Under Jugnauth, Mauritius fostered strong, friendly relations with the West, with India, and with southern and eastern African nations. The country belongs to the Organization of African Unity (OAU), the World Trade Organization (WTO), the Commonwealth, the Southern Africa Development Community (SADC), the Indian Ocean Commission, the Community of Eastern and South African States (COMESA), and the Indian Ocean Rim Association. Jugnauth was also involved in 2002 in implementing the New Partnership for Africa's Development (NEPAD). Jugnauth is known as a vocal advocate of developing countries, and has called on developed countries to honour their commitments of aid.
In recognition of the strong ethnic ties Mauritius shares with India, Jugnauth was asked to open a meeting on the Indian diaspora in January 2003 entitled "Pravasi Bharatiya Divas" or "The Day of Indians Living Abroad." The two nations also agreed to combat terrorism together.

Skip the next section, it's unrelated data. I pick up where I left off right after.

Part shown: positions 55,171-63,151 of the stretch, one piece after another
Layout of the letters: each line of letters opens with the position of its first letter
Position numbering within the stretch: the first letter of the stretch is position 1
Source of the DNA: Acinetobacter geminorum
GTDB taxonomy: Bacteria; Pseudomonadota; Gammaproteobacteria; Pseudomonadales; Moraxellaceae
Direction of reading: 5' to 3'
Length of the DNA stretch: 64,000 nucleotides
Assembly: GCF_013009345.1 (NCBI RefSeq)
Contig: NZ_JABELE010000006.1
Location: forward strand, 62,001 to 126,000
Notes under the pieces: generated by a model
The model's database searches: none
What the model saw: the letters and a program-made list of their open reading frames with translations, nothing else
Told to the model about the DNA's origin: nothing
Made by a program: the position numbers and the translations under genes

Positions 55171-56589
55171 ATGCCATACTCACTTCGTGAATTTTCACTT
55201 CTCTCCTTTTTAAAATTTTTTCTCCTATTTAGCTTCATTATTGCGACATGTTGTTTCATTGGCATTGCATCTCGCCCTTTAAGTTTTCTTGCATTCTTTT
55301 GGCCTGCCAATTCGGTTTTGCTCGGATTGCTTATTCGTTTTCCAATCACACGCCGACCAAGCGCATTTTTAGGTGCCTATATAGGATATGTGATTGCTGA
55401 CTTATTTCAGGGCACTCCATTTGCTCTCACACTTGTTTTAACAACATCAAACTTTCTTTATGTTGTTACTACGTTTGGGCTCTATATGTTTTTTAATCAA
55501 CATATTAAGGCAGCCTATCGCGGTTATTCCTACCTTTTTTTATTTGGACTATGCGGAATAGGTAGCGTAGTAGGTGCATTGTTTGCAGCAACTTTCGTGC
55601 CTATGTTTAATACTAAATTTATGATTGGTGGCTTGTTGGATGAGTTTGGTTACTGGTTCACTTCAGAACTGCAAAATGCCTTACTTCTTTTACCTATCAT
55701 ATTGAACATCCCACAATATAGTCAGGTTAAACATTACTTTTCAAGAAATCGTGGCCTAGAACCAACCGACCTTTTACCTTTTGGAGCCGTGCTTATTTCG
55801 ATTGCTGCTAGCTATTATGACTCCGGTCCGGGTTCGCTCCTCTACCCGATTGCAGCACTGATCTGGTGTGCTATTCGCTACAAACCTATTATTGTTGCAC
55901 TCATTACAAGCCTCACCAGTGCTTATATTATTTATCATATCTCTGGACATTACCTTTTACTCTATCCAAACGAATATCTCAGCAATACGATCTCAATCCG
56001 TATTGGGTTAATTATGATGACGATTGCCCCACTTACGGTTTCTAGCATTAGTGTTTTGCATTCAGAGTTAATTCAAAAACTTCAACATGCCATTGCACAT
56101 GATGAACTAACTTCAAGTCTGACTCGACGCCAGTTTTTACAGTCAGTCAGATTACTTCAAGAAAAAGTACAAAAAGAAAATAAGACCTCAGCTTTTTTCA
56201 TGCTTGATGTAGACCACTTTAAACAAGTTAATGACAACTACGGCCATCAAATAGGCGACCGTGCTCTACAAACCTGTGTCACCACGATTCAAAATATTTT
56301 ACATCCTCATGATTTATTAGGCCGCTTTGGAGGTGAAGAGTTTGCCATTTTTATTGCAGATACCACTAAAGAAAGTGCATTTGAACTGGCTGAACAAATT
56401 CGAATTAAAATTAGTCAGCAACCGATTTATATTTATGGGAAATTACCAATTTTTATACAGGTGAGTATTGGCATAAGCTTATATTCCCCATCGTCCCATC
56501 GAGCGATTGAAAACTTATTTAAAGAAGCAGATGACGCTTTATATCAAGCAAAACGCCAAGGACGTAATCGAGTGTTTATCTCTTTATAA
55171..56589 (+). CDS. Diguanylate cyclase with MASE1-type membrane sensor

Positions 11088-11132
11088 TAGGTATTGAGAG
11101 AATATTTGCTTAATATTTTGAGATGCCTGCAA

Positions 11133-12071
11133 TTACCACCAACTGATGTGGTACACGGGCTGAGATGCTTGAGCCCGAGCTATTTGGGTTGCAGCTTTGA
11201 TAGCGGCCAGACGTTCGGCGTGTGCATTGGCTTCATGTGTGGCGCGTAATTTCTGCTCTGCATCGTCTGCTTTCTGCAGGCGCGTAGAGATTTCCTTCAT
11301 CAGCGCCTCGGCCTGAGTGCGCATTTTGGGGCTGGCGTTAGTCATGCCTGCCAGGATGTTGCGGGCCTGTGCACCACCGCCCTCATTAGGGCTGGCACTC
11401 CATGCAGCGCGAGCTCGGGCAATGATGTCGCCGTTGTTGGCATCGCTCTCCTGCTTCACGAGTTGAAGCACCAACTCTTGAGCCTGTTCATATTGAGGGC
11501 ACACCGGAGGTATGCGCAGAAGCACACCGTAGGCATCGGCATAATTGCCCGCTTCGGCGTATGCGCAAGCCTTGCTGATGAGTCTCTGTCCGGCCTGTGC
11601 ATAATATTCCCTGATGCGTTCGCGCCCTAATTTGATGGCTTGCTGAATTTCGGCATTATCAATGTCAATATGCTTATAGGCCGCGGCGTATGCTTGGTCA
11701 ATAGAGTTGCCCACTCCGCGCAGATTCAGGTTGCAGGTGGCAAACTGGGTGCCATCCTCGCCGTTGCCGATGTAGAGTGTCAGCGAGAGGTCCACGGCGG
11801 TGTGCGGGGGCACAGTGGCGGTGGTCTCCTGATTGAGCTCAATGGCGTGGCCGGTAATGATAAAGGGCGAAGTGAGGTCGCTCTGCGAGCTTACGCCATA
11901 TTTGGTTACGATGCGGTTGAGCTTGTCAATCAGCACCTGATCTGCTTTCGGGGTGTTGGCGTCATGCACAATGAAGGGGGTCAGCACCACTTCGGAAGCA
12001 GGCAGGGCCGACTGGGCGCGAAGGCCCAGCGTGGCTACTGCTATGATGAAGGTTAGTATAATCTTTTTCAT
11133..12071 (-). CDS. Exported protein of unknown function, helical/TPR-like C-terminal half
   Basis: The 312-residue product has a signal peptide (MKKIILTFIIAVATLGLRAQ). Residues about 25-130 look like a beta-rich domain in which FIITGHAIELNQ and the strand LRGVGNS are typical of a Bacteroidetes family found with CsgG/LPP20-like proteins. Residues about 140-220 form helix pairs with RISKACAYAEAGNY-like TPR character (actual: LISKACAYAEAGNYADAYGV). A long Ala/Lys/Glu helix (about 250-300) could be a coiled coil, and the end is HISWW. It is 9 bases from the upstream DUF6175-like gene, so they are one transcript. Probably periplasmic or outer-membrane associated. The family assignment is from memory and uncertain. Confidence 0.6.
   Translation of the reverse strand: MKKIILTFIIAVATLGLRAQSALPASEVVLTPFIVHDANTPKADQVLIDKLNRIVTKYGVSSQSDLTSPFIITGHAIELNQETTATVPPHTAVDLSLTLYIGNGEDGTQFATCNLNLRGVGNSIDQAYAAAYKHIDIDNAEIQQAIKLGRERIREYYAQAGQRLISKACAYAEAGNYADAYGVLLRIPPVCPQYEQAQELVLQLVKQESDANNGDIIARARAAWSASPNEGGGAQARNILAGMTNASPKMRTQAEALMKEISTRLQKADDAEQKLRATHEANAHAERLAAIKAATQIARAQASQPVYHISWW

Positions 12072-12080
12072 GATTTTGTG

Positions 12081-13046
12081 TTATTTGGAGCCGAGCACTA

Mauritian foreign policy is driven by trade and a commitment to democracy. With its British/French political heritage, the country has always kept close ties with the European Union member states and western countries in general. Still, Mauritius is regarded geographically as part of Africa and as such must maintain good relations with its African neighbors, especially South Africa, its chief partner in trade. Much of the nation's foreign policy is shaped from its close association with the SADC and the OAU. At the same time, Mauritius keeps relations with India strong for commercial benefits.